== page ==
Nathaniel Abraham's lawsuit against Woods Hole Oceanographic Institution was dismissed on April 22, 2008. Contending that he was fired, in violation of his civil rights, for not accepting evolution, Abraham filed suit against the research center on November 30, 2007, alleging that his rights were violated under Title VII of the Civil Rights Act of 1964 and seeking compensatory and punitive damages. In his complaint, Abraham claimed that acceptance of evolution "was in no way a bona fide occupational qualification of employment, was not previously mentioned or implied as a requisite of hiring, and was never listed among necessary criteria for the advertised position." But as NCSE's executive director Eugenie C. Scott told the Boston Globe (December 7, 2007), "It is inconceivable that someone working in developmental biology at a major research institution would not be expected to deal intimately with evolution."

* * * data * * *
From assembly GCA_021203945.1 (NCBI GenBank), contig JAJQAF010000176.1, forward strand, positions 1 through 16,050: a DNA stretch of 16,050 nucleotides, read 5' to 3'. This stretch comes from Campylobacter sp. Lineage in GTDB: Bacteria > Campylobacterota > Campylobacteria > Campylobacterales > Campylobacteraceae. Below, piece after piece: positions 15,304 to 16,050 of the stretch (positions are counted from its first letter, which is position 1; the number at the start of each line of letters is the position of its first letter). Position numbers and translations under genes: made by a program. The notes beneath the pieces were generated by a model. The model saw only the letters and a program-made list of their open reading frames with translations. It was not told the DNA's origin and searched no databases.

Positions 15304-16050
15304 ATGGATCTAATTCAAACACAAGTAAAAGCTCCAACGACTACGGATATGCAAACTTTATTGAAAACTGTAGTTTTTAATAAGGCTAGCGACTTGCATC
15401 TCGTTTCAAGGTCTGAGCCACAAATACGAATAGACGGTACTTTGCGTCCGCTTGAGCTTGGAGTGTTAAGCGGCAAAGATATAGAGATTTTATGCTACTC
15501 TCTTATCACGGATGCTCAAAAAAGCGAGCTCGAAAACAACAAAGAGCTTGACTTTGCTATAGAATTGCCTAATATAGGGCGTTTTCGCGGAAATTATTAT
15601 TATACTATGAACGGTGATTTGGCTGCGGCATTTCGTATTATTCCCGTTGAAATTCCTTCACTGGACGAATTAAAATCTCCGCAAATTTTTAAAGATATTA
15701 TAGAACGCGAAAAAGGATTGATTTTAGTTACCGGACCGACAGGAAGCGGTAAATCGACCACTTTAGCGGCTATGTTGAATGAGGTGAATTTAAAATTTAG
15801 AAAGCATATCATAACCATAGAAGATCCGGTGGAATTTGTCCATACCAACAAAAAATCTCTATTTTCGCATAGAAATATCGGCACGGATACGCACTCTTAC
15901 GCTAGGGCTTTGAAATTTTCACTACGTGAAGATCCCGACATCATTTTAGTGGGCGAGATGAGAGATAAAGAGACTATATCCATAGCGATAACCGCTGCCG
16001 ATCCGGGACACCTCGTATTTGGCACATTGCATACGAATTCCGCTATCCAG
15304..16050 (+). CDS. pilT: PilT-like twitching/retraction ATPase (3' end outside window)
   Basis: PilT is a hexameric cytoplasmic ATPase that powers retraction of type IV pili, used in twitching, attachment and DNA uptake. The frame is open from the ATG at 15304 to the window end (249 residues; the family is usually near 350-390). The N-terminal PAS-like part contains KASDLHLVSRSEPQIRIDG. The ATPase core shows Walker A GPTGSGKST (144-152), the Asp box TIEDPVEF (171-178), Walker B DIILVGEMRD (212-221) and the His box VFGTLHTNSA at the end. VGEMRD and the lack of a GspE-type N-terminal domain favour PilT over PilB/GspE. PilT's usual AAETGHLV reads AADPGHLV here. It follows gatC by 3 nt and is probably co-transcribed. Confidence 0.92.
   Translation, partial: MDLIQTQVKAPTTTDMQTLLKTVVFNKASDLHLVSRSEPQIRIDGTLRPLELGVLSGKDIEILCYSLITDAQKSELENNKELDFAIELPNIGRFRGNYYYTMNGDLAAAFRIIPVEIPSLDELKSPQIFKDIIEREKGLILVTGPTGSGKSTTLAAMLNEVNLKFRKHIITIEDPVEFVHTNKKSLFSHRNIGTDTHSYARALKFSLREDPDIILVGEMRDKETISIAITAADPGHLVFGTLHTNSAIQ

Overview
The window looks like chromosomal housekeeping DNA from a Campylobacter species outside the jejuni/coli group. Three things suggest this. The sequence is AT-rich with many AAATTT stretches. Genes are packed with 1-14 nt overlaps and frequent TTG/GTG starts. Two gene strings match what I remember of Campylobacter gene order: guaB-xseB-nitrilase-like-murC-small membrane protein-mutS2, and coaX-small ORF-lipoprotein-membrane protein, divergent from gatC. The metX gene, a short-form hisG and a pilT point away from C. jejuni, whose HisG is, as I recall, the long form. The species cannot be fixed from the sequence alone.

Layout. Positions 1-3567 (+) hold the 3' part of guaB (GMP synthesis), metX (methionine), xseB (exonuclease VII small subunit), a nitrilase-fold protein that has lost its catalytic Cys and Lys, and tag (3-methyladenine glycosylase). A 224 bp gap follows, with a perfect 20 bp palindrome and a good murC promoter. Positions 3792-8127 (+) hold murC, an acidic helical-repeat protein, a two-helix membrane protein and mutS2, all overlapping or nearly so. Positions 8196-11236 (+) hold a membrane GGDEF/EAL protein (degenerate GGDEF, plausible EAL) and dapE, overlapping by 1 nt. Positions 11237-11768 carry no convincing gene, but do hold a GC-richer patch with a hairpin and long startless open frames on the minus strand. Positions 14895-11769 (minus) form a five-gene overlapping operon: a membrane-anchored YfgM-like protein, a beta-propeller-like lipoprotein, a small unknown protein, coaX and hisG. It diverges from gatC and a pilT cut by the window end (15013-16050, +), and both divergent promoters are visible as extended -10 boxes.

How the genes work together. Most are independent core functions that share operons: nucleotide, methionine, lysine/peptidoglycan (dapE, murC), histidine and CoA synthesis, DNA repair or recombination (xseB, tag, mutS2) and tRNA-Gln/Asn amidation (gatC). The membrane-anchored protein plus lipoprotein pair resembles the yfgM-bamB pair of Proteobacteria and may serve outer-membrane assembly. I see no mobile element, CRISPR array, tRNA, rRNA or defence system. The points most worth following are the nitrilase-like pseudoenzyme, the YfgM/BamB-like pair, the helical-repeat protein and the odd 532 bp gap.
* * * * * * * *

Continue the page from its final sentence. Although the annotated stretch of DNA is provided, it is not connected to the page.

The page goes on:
The lawsuit was dismissed, the Boston Globe (April 29, 2008) reported, when "US District Court Judge William G. Young agreed with the institution's lawyer that the researcher did not file his lawsuit within the time frame required by law." In June 2006, Abraham filed a complaint with the Massachusetts Commission Against Discrimination, which ruled against him in April 2007, stating that there was insufficient probable cause to find that his supervisor and Woods Hole engaged in unlawful discriminatory practices. Included was a notification to Abraham that in order to file a lawsuit, "Your lawsuit must be filed WITHIN 90 DAYS of your receipt of this notice; or your right to sue based on this charge will be lost" (emphasis in original). The defendants moved for a dismissal accordingly, but were also ready to argue that accepting well-established scientific principles relevant to the grant under which Abraham was hired, including evolution, was implicitly a requirement of employment.